Canalp Ozkul, M.S., expected 2014 (Supervisor)
The main focus of my research is the study of fracture characteristics and their relationship with structural position in tight gas sandstone reservoirs. I study distribution and characteristics of opening mode fractures in thrust belt systems. I also compare the strain distribution, attributes of fractures in outcrop, and kinematic models in order to estimate the timing of the fracture formation relative to the evolution of the thrust belt system. I use kinematic models in 2D and 3D, outcrop study, and petrography to do these estimations. Ultimately I seek to predict reservoir properties based on structural position of the reservoirs.

Adenike Tokan-Lawal, M.S., expected 2014 (Supervisor)
Fluid flow in fractured (partially) cemented porous media using x-ray microtomography images. X-ray microtomography imaging is used to provide information on fracture geometry, this serves as input for simulation. 3DMA Rock software is used for Image analysis and characterization of the connectivity and geometric tortuosity of the fractured pore space. A combination of the level-set-method-based progressive-quasistatic algorithm (LSMPQS software), and lattice Boltzmann simulation (Palabos software) are used to characterize the capillary dominated displacement properties and the relative permeability of the natural fractures. My research is co-supervised by Drs Peter Eichhubl and Masa Prodanovic (PGE - )

Casey M Obrien (Supervisor)

Natchanan Doungkaew (Supervisor)

Erick M Wright (Supervisor)

Laura Pommer, M.S., 2013 (Supervisor)
UT Austin, Jackson School of Geosciences
Thesis: Natural fracture cementation in the Marcellus Formation. Co-supervised by Dr. Julia Gale

Guangjian Cecilia Xu, M.S., 2012 (Supervisor)
UT Austin, JAckson School of Geosciences
Thesis: Fluid inclusion studies of microfractures in Eriboll Formation, NW Scotland: Insights into timing of fracture opening

Alexander Urquhart, M.S., 2011 (Supervisor)
UT Austin, Jackson School of Geosciences
Thesis: Structural controls on CO2 leakage and diagenesis in a natural long-term carbon sequestration analogue: The Little Grand Wash fault, Utah.

Autumn Kaylor Eakin, M.S., 2011 (Supervisor)
UT Austin, Jackson School of Geosciences
Thesis: A fluid inclusion and cathodoluminescence approach to reconstruct fracture growth in the Triassic-Jurassic La Boca Formation, Northeastern Mexico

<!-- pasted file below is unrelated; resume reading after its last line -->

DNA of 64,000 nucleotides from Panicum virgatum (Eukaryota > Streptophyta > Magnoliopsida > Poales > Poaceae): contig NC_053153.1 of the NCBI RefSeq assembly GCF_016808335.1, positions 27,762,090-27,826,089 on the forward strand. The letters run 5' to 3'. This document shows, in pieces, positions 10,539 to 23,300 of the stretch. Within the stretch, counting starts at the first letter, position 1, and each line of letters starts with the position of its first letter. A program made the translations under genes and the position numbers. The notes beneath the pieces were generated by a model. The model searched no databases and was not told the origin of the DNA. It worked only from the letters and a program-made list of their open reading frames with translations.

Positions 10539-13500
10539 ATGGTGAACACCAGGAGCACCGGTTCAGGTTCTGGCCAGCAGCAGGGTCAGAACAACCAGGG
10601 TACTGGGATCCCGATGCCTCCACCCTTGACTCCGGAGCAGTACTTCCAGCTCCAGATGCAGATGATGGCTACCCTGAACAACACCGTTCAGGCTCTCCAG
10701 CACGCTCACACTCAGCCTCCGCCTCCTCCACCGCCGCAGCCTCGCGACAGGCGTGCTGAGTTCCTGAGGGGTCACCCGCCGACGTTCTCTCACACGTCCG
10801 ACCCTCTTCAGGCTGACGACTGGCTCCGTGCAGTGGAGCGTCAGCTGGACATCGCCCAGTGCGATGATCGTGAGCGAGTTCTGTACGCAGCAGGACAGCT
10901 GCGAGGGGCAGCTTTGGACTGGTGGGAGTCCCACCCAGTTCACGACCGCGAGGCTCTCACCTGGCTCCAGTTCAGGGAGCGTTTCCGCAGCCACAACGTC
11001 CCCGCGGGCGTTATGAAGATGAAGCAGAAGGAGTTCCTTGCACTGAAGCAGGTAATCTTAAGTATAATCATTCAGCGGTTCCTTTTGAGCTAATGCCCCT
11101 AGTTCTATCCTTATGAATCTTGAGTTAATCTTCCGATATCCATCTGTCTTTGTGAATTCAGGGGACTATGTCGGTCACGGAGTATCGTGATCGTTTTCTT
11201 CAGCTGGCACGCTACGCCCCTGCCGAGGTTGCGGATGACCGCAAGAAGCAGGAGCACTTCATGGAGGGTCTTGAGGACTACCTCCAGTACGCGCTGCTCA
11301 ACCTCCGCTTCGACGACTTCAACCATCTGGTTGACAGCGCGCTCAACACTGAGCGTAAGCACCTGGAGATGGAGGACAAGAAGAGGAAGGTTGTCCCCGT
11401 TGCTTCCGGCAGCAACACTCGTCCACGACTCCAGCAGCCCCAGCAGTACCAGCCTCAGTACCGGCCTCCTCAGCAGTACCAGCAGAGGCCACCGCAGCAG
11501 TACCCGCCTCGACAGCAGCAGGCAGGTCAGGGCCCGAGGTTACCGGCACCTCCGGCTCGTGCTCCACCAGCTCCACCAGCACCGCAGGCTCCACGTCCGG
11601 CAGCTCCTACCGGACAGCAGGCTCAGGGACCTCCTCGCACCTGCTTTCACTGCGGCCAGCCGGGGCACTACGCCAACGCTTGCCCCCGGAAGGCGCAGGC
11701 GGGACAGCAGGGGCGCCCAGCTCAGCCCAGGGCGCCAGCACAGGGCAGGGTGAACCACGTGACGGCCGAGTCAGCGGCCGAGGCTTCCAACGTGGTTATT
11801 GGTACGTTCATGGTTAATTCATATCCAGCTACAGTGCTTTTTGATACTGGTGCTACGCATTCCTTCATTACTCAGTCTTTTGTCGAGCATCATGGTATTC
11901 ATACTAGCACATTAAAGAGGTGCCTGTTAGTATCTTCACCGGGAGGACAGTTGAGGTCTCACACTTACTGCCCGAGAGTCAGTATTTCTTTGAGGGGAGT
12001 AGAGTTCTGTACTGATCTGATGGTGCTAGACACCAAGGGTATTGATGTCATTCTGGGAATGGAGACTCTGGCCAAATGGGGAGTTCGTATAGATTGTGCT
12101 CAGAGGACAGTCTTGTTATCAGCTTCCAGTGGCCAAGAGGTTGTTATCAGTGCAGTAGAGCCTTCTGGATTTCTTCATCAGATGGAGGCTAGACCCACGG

Peter Hargrove, M.S., 2010 (Co-supervisor)
UT Austin, Jackson School of Geosciences
Thesis: Fault-related fracture systems in the Cambrian Eriboll Formation, Northwest Scotland : a field and petrographic study of a tight gas sandstone analog

GEO 380C Advanced Structural Geology (Graduate)

Fault and fracture processes, structural diagenesis (Graduate)
Graduate student projects combine the fields of fault and fracture mechanics and low-temperature geochemistry addressing deformation mechanisms of the upper crust, structural control of mass and heat transfer in sedimentary basins, the effects of chemical mass transfer on the mechanical and hydraulic behavior of fractures and faults, and the chemical interaction between fluids and minerals. Projects usually require the integration of field and laboratory analytical or numerical work and preference goes to applicants that are equally comfortable in the field and in the lab. Research topics include field- and core-based structural geology, geomechanics, geofluids, geochemistry, and natural resources including CO2 sequestration. A current research emphasis lies in Structural Diagenesis which combines the traditionally separate fields of brittle structural geology and diagenesis/geochemistry. Preference goes to PhD applicants with a prior MS degree and MS applicants with undergraduate research experience, preferentially through completion of a senior's thesis. Applications should be submitted to the MS or PhD program in Geological Sciences (GEO). Please contact Peter Eichhubl ( for further details.

Field lecture at Valley of Fire, Nevada.

Field work in Scotland, Utah, and Alberta.

Field lecture at Valley of Fire, Nevada.Alex Urquhart mapping veins formed by natural CO2 leakage in central Utah.Pole photography.Camp in NW Scotland, June 2011.Esti Ukar and Jon Major collecting structural data at Ram Falls, Alberta, Canada,With John Hooker on the Moine Thrust in NW Scotland.Discussing fractures in the Canadian Rockies. FRAC students and staff with industry participants at Ram River Falls, Alberta, Canada, September 2013.Owen Callahan studying extinct fumaroles, Dixie Valley, Nevada.Owen Callahan, Yaser Alzayer, and John Hooker in the Scottish Highlands, June 2013.Camp in the Scottish Highlands, June 2013.FRAC students September 2013.Autumn Eakin mapping fracture patterns in Alberta, Canada, July 2010.